Off the Board, Opinion

Finding new words for my identity

It took me until I was 12 to realize that my father’s English was accented. Before that, it was just my father’s voice: Familiar and melodic, a vestige of his first, tonal language. Like many mixed kids, I was hyper-aware of the racial categories I fit into from a young age. While I often wondered if I looked more white or Chinese, language did not play a part in my identity struggles. At home, we spoke English, and my highly educated father was always able to express himself in his second tongue.

Things changed when my parents decided to move to Taichung for my mother’s sabbatical. While she researched Taiwan’s forests with my father as an ad hoc translator, my world turned upside down. At school, I fought through tears as teachers and classmates attempted to engage me in a language I had never learned. My only allies at school were two Taiwanese girls who knew some English. When I tried to speak Mandarin one time, my friends laughed at my accent. I realized that while I felt somewhat Chinese at home, in Taiwan, I was completely foreign—seen as white as it gets.

We returned to Canada less than half a year later, but my feelings of linguistic inadequacy stuck with me. In the eight years afterwards, I took Chinese lessons with my mother. My accent sounded more natural by high school, enough to be taken for a native speaker—as long as I managed to spit out a few confident sentences. When I was 16, I went to Shanghai with my dad, spending my days in his air-conditioned office wrestling through articles on Baidu, the Chinese equivalent of Wikipedia. 

Although I was half-literate by the end of summer, I was still unable to fully grasp the language. I had learned Pinyin, the standard romanization of Chinese; I had encountered a few thousand characters; I even occasionally dreamed in Mandarin. But nothing ever translated to spoken fluency—probably because I never had anyone to speak to. My father has refused to speak Chinese with me throughout my life, citing his own discomfort using the language, even though he uses it with others. I began to wonder if I’d ever be good enough.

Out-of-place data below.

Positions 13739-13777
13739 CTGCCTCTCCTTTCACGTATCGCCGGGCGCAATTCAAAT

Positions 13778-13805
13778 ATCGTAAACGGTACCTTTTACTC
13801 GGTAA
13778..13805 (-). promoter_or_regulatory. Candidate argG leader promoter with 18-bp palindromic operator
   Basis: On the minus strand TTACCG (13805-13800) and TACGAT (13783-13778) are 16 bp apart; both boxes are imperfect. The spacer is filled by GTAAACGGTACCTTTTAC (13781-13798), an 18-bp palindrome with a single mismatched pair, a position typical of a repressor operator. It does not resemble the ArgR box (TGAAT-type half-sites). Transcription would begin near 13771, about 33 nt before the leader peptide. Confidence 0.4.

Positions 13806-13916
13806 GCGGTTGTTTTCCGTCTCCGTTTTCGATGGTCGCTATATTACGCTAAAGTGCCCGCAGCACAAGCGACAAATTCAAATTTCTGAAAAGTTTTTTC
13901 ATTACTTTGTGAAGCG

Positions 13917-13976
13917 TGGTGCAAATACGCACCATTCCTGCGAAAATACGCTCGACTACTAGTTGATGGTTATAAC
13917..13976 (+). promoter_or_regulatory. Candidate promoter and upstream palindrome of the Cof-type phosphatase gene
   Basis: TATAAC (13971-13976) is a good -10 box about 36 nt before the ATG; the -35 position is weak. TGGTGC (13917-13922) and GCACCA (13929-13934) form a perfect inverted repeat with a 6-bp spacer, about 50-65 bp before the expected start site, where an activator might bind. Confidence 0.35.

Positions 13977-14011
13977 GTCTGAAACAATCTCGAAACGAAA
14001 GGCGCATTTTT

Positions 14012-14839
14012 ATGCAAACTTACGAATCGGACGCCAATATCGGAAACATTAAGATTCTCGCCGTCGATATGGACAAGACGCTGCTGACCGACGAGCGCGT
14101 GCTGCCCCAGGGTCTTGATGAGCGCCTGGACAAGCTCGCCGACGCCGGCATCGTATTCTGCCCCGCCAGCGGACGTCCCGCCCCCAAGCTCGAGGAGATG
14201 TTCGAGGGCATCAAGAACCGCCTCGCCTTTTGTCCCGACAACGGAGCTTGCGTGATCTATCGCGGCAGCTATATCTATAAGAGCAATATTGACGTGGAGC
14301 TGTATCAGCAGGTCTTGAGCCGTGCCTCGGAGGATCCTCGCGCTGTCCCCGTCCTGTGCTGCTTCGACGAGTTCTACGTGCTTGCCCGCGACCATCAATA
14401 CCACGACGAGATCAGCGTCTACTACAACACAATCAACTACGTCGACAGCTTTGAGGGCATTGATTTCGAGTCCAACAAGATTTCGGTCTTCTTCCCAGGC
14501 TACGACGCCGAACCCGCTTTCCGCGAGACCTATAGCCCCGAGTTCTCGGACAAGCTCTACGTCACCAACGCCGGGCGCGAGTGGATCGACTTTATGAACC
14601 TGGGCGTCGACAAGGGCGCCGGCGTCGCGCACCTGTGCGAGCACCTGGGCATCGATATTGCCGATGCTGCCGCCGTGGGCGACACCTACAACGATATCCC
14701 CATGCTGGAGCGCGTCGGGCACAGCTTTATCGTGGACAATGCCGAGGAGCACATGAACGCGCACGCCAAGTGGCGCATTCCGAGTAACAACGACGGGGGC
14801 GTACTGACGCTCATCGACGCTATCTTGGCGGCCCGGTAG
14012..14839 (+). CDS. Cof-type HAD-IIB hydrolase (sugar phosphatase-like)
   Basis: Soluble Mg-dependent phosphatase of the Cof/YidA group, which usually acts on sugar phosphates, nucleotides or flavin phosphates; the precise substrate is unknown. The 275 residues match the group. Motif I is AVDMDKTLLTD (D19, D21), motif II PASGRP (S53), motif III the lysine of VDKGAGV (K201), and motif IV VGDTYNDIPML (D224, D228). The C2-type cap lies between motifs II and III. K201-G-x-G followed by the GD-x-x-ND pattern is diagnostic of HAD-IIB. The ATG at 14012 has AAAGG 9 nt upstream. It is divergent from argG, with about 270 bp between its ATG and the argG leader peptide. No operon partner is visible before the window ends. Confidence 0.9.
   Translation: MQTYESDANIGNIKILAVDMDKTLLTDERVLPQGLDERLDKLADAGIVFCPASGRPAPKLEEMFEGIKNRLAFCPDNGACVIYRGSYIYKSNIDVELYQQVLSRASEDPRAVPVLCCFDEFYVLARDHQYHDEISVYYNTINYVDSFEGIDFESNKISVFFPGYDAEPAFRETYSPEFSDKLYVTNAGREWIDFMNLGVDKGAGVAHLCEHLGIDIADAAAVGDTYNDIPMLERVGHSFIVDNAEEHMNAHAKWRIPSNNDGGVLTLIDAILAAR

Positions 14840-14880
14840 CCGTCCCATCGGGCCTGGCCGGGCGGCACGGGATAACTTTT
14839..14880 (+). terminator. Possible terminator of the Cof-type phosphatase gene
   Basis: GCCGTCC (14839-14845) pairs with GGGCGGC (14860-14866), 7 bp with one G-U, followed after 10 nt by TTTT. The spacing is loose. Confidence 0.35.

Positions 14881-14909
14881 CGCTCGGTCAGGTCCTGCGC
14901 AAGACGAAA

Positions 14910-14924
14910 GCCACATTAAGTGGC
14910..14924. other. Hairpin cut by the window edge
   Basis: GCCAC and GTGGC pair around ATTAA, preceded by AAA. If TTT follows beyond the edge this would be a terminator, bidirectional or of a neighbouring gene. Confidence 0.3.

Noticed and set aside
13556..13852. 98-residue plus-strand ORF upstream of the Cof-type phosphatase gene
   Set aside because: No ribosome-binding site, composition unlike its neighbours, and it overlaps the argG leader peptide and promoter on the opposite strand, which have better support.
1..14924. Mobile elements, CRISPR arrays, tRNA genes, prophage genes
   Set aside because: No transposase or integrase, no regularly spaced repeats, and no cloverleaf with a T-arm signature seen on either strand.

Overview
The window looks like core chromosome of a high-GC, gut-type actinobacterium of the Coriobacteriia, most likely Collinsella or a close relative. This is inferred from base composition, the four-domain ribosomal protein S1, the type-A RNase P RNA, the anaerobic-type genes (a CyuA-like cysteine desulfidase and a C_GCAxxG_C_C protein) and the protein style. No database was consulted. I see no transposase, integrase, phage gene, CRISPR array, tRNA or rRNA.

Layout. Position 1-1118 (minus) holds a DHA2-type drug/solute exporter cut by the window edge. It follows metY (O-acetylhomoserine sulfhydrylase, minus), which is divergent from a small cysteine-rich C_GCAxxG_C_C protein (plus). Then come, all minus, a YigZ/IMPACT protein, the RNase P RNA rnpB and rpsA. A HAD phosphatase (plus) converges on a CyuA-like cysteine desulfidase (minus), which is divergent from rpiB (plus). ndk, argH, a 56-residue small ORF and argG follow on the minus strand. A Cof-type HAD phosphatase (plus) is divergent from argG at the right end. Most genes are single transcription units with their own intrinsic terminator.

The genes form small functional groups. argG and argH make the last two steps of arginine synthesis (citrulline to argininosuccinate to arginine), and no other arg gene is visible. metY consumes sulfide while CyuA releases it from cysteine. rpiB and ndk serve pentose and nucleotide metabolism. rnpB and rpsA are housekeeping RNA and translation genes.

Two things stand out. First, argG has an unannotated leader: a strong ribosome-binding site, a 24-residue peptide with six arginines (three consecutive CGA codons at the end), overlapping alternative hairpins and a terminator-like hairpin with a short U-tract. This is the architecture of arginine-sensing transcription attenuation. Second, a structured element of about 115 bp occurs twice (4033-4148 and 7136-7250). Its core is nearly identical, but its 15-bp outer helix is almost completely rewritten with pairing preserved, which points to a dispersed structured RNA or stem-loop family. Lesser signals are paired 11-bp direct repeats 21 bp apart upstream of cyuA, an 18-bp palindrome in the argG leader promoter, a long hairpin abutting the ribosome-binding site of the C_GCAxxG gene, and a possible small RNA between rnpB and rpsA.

The fall after I returned home from Shanghai, I gave up learning Chinese. I spent my Fridays watching movies with my friends instead of studying grammar particles. There are times when my decaying comprehension of Chinese feels like a wound. But in truth, ending my studies was a huge relief. I stopped feeling that I had to prove my Chinese identity to myself, or make up for a childhood of linguistic immersion I never had. I also began to question the exclusionary paradigm that I implicitly accepted—that identity hinged on a certain grasp of language or a kind of invisible flexibility across cultural spheres. It wasn’t just me who was excluded by this linguistic absolutism, but others as well, like transracial adoptees raised by white families, or native speakers who experienced first language attrition. 

In truth, cultural identities are transitive and expansive, shifting across geographical context. Some diasporic individuals who return home even experience “reverse culture shock,” where familiar elements of their native country seem alien. My father often confesses to me that he has issues understanding modern Mandarin, with its English loan words, Tiktok slang, and novel technological terms that did not exist in 1960s Taiwan. As for myself, to accept that I’m the product of my circumstances, to integrate poorly into one of my cultures—this is a tough thing to face. But it’s also what most new immigrants confront when they try to integrate into a new country.  

My father once explained to me that he learned English by slowly reading books with the help of a Chinese-English dictionary, and I told him I couldn’t imagine learning another language without the internet. Only years later did I understand his response: “There was no other option. I had to survive.”

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